The Gemara in Baba Basra 119b relays the following conversation that took place in this week’s parshah: Moshe Rabbeinu was teaching the halachos of yibum when the daughters of Tzelaphchad approached him with the following question: Our father died in the midbar and did not have any sons. Why then is our mother not required to fulfill the obligation of yibum? And if the fact that he had daughters is the reason that she is not obligated to fulfill this requirement, why then can we (his daughters) not receive an inheritance – just like sons would?

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Balak: The Attempted Takeover

Posted on: July 6th, 2012

JudaismParsha

We often sit through the haftorah wondering, “Why do we read the haftorah anyway?” Krias HaTorah of the parsha makes sense—we read a portion of the Chumash each week so that we finish the entire Torah over the course of the year. But we’re not reading a portion of Navi each week so that we can finish all of it on some kind of schedule.

 

May One Finish Davening After The Z’man?

Posted on: July 5th, 2012

JudaismParsha

In this week’s parshah Balak hires Bilam to curse the Jews. The Gemaras in Berachos 7a and Avodah Zarah 4a say that there is a very brief moment during each day when Hashem allows himself to get angry. The Gemara says that no one was ever able to exact that moment except for Bilam the rasha, as it says: “veyode’a das elyon – and he knew Hashem’s knowledge.”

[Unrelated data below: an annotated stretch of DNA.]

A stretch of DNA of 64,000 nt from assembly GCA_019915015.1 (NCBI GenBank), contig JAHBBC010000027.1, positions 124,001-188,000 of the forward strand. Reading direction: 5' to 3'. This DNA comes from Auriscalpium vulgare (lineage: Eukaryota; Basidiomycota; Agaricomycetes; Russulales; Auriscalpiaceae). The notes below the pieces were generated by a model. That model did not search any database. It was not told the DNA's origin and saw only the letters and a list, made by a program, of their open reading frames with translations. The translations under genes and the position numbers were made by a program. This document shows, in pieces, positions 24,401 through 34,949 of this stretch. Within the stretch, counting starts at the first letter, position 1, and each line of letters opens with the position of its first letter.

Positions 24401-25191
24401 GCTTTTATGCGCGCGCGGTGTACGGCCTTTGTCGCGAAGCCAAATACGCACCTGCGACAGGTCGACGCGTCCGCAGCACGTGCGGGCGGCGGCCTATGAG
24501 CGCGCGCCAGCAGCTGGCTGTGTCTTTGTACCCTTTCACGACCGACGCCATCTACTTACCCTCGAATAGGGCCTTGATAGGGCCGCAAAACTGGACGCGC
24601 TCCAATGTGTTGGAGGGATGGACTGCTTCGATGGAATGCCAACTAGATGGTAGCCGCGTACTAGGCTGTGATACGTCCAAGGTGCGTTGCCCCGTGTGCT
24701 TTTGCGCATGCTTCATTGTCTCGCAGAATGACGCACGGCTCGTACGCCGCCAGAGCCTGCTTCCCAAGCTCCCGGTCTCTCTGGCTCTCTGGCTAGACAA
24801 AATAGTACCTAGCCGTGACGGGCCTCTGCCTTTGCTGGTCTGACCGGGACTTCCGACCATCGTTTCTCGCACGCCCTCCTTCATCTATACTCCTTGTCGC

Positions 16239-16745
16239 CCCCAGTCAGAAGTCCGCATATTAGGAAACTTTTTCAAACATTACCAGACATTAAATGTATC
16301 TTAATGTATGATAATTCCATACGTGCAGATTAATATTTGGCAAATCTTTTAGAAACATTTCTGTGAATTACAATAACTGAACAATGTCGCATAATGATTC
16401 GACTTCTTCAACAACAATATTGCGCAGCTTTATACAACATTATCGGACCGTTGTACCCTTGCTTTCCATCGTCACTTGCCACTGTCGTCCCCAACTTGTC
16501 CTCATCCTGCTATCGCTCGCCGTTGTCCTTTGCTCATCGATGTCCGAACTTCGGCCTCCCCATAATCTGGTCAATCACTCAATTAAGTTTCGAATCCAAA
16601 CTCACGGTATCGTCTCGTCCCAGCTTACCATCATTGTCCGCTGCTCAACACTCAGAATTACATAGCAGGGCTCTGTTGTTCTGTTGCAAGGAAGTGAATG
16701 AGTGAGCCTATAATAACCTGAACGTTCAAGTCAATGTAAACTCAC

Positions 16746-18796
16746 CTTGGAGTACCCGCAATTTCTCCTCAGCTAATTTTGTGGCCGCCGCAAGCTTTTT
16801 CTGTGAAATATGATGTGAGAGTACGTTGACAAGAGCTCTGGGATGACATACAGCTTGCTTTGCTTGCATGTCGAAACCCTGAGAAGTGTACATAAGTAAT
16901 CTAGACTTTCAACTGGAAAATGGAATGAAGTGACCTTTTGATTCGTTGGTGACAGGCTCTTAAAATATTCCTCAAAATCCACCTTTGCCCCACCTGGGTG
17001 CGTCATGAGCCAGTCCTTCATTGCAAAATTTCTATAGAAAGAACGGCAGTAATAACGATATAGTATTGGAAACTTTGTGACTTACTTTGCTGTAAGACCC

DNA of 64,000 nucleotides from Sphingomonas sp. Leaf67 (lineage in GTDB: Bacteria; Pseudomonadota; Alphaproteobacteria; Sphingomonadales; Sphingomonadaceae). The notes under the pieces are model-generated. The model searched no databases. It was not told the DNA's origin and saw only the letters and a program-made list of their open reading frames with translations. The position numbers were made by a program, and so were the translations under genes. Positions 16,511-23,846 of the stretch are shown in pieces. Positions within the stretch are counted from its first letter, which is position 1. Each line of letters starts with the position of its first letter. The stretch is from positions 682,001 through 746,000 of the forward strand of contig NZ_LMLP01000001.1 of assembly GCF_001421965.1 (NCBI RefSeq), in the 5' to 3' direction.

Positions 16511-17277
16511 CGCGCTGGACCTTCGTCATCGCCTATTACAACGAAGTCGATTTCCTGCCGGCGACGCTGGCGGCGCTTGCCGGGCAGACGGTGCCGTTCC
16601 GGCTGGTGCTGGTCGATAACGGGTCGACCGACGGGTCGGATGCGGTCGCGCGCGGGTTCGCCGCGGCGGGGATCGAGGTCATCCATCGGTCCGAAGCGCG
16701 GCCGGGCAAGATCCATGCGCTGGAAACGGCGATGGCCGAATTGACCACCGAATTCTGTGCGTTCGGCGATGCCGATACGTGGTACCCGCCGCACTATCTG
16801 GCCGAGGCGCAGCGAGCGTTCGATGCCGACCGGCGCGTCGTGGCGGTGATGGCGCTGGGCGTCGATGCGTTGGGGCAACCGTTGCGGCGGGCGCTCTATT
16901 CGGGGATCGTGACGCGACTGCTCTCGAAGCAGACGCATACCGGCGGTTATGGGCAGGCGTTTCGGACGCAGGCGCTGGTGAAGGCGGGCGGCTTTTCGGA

The Three Weeks And The Nine Days

Posted on: July 5th, 2012

JudaismParsha

One does not have to be superstitious to recognize facts. It is a historical fact that the period between the Seventeenth of Tammuz and the Tenth of Av was plagued by recurring tragedies.

Miller-Rabbi-Avigdor
 

Balak: A Covenant Forever

Posted on: July 5th, 2012

JudaismParsha

In the aftermath of the episode of Zimri and the Midianite women, Hashem struck down 24,000 Jews. Yet immediately afterward, Hashem reaffirmed his tremendous love for Israel. Rabbi Avigdor Miller, zt”l, explains that this is in character with Hashem's quality of chastising severely the nation he loves so dearly.

Miller-Rabbi-Avigdor
 

Chukas: Chastisement And Perfection

Posted on: June 28th, 2012

JudaismParsha

Hashem criticized His holy nation relentlessly, yet Rabbi Avigdor Miller, zt”l, observes that for 38 of Israel's 40 years in the desert, Hashem expressed no criticism at all. Herein is a lesson in Israel's greatness.

Red Heifer
 

Rov Or Chazakah: Which Is Better?

Posted on: June 27th, 2012

JudaismParsha

The beginning of this week’s parshah discusses the halachos of a parah adumah (red heifer). The red cow is shechted and burnt, and its ashes are sprinkled on one who is tamei meis. The individual thereby becomes pure.